James Washington fighting through slow start with Steelers
In his first professional game, he wasn’t targeted for a pass. In his second, he had three catches for 16 yards. In his third, he caught two passes.
JuJu Smith-Schuster’s production at the outset of his rookie season didn’t generate banner headlines or foreshadow an emerging star wide receiver. He was like most first-year pass-catchers, struggling to find his footing in the NFL.
The Pittsburgh Steelers weren’t alarmed by Smith-Schuster’s lack of productivity in the first half of the 2017 season, which is why they aren’t concerned about James Washington’s slow start this season.
Through six games, Washington’s totals are five receptions on 14 targets for 49 yards and one touchdown.
“It’s a process for him,” said Darryl Drake, the long-time wide receivers coach who is in his first year with the Steelers. “We have to push him along faster and get him more involved. When the opportunities come for him, he has to deliver.”
Washington hasn’t delivered in each of the past two games. He didn’t have a catch and was on the field for just 16 snaps Sunday against the Cincinnati Bengals as the Steelers utilized two and sometimes three tight ends in formations.
The week before, against Atlanta, Washington had a drop and then was called for pass interference on a deep pass.
“It just takes time,” Washington said. “It’s not going to happen overnight. You’ve got to keep coming to practice and try to get better and better and take coaching. It’s hard at times, but you have to be available.”
Smith-Schuster had similar issues last season although they weren’t as pronounced. He had 15 catches for 192 yards and two touchdowns after his sixth game. His breakthrough came in Week 8 when he caught seven passes for 193 yards, including a 97-yard touchdown, against Detroit.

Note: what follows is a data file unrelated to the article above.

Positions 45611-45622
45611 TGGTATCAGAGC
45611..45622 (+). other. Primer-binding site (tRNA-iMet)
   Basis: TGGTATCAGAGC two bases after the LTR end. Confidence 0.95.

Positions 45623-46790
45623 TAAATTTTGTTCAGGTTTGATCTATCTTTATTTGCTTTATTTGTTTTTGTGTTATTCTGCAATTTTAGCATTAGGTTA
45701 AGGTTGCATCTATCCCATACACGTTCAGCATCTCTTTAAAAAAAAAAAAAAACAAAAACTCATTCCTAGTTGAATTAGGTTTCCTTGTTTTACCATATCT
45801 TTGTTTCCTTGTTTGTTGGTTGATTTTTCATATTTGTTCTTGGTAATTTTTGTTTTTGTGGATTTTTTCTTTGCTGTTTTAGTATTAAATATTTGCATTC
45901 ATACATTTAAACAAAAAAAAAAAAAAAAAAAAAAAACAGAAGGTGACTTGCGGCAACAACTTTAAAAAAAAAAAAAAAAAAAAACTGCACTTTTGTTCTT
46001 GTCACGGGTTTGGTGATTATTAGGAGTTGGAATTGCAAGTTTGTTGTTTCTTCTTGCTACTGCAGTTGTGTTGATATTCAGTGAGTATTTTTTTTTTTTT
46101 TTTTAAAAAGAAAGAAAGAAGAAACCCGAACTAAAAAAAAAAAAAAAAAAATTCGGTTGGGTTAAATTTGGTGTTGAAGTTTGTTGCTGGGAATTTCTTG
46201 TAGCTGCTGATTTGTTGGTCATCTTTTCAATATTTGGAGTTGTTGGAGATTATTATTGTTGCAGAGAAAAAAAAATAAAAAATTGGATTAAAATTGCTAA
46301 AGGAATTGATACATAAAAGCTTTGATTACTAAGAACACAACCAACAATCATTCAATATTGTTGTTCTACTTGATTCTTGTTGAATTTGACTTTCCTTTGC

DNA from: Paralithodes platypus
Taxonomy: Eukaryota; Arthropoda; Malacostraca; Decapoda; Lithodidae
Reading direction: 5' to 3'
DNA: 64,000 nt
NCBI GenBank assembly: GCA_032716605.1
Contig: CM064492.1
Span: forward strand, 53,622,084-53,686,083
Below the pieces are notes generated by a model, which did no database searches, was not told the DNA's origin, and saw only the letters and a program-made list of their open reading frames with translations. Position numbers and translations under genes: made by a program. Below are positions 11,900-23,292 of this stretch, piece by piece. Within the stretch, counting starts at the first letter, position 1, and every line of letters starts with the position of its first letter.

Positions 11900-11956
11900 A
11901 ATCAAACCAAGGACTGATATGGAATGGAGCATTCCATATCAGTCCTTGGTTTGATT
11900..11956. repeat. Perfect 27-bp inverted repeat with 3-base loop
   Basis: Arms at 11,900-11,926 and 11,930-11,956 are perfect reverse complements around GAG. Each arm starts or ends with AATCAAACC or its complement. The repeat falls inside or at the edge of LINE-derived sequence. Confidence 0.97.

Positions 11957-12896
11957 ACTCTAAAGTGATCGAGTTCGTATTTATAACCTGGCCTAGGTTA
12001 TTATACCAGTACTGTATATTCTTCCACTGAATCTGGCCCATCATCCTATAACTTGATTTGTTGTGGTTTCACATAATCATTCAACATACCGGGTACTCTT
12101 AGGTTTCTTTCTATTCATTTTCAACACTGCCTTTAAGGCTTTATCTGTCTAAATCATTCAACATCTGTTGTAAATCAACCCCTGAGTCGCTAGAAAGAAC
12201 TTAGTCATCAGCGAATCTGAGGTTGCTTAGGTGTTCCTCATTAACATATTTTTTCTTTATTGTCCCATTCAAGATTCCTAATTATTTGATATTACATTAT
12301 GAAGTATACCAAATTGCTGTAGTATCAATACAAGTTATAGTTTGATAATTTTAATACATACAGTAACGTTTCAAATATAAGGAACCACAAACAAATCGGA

Smith-Schuster had two more 100-yard games and finished with 58 catches for 917 yards and seven scores.
Drake thinks it’s only a matter of time before Washington gets beyond the growing pains that rookie receivers typically endure.
“In the pro game, we ask them to do so much,” he said. “They have to understand the coverages, they have to understand what the safeties are doing, they have to understand the concepts of what we are asking them to do and they have to be able to make a decision in less than a second.
“The thing I try to get them to do is not think – react. The game is a reaction game, and you have to react the right way. You have to make sure you are going right instead of left.”
Washington admits that the adjustment to the NFL game, where he is asked to line up in multiple spots and has additional responsibilities, has made for a slow transition. He didn’t disagree with Drake’s assessment.
“Just being a rookie, you get out there and you’re out there thinking a lot,” Washington said. “There’s a lot going through your mind, and you try to be perfect. You’re not yet. You still have a lot to learn. Working with the older guys and getting their advice, that helps me get through this time.”
Smith-Schuster is one such player providing assistance even though he doesn’t fall into the “older” category. Although he has one more year of experience than Washington, he actually is seven months younger than the rookie second-rounder from Oklahoma State.
“As soon as they drafted him, coach said you have to take him under your wing, you’re a young guy and we have to help him out a lot,” Smith-Schuster said. “James has been doing good for himself right now. He has some things he has to improve on like everybody. As time goes on, he’ll get better and have more balls coming his way.”
Washington had plenty of balls come his way at Oklahoma State, where he set a school record with 4,472 receiving yards – the second-highest total in Big 12 history. Although he doesn’t have 4.3 speed or exceptional size – he is 5-foot-11, 213 pounds – Washington also had a knack for making combat catches. But he also hasn’t found the separation from defensive backs in the NFL that he enjoyed in the Big 12.
“We talk about separation, but separation in the National Football League is a step, especially when you have man coverage,” Drake said. “He’s able to do that in a lot of instances. The times he’s not might be a technical flaw or something he may not have done. It’s a learning process for him. We are going to continue to push him and help him grow and get to that point.
“I still have the utmost confidence and faith in him that he will continue to do that.”
Joe Rutter is a Tribune-Review staff writer. You can contact Joe at [email protected] or via Twitter @tribjoerutter.